Testimonies on Fair Dealing and Book Royalties


Justice to be Maintained

From a letter to Elder G. I. Butler, written from Basel, Switzerland, March 1, 1886. PH102 15.2

There is a subject that I wish to mention to you. It is the matter of royalties on books. Since W. C. White returned from America, he has received from A. R. Henry letters of a very decided character on this point. W. C. White has stated the positions taken by your board in Battle Creek. I am sorry that they are not far-seeing in judgment. They give evidence that they are narrowing their views and comprehensions. They will arouse much unpleasantness of feeling in the bookmakers, and will not accomplish that which they have undertaken. This movement will create a want of harmony. God will not sanction such things as they have in view, because they are not just.... PH102 15.3

The policy plan is a snare. While the members of the council may pride themselves on the thought that they are doing a very nice thing, they show a short-sighted wisdom that will cripple their own efforts for success. In order to stand, the structure must be built upon a right foundation. When the board of the Publishing Association takes it upon them to urge that all the profits of books shall go to the Publishing Association, they are seeking to control matters which do not come under their jurisdiction. They are taking upon themselves a work which they can not carry out.... PH102 16.1

Some years ago the matter of the publication of books came up, and plans were laid which I can not now call to mind. It was something like this,—that no one individual was to be benefited by the publication of his books.... A proposition was then made to us which my husband, without ability to consider fully, assented to, that the Publishing Association should have the benefit of the books. I was considering the matter, and thought like this: I wish the testimonies to go to as many as possible. They contain messages from God to His people, and I wish no benefits personally for this work. Thus we stated the matter. PH102 16.2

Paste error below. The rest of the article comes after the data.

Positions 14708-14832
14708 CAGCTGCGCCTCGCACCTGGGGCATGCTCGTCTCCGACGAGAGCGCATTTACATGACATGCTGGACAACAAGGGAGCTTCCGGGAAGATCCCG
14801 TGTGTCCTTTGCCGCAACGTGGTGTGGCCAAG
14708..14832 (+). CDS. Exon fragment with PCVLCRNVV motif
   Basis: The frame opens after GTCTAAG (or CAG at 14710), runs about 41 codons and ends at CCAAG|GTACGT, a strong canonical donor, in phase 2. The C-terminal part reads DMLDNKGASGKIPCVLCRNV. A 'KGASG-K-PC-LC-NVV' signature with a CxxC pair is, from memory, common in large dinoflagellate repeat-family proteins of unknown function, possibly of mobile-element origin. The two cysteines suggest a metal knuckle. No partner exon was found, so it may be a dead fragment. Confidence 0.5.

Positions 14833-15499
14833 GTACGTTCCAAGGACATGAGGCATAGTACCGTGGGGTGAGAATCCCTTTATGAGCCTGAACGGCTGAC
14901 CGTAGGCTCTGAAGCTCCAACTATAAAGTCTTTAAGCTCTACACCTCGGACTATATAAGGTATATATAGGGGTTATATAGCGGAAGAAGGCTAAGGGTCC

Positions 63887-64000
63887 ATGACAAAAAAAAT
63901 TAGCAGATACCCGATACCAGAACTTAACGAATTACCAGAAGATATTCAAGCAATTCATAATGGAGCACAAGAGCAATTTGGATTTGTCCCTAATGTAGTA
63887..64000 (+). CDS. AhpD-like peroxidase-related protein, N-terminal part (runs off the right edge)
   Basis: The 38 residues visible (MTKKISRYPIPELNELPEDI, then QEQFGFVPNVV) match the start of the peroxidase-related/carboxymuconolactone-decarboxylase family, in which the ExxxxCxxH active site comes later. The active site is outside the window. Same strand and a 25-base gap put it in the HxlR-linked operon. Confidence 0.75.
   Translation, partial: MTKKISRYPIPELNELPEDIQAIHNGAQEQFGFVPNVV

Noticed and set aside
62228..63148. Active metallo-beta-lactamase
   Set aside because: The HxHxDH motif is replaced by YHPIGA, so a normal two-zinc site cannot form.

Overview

But shortly afterward, I was shown that it was not wisdom to relinquish our right to manage and control our own writings; that we would know better how to handle the profits from these books than those who had far less experience; that publications were to be multiplied, and the profits that we would receive would enable us to lead out in the advancing work, to build up the interests of the cause, and to carry others with us in the work; that there was a principle to be maintained in guarding the interests of true workers. We ourselves were not the only ones that this decision would affect. I was instructed that justice must be maintained; that the cause of God would be continually widening; it would embrace the whole world as its field; that the wants of the cause of God should not be determined by one man's mind and one man's obscured vision; that there would be important work done in God's moral vineyard, and that no man should feel that the part of the work over which he presides is to be all-absorbing. PH102 16.3

This settled our minds upon this point, and we have no reason to change them. PH102 17.1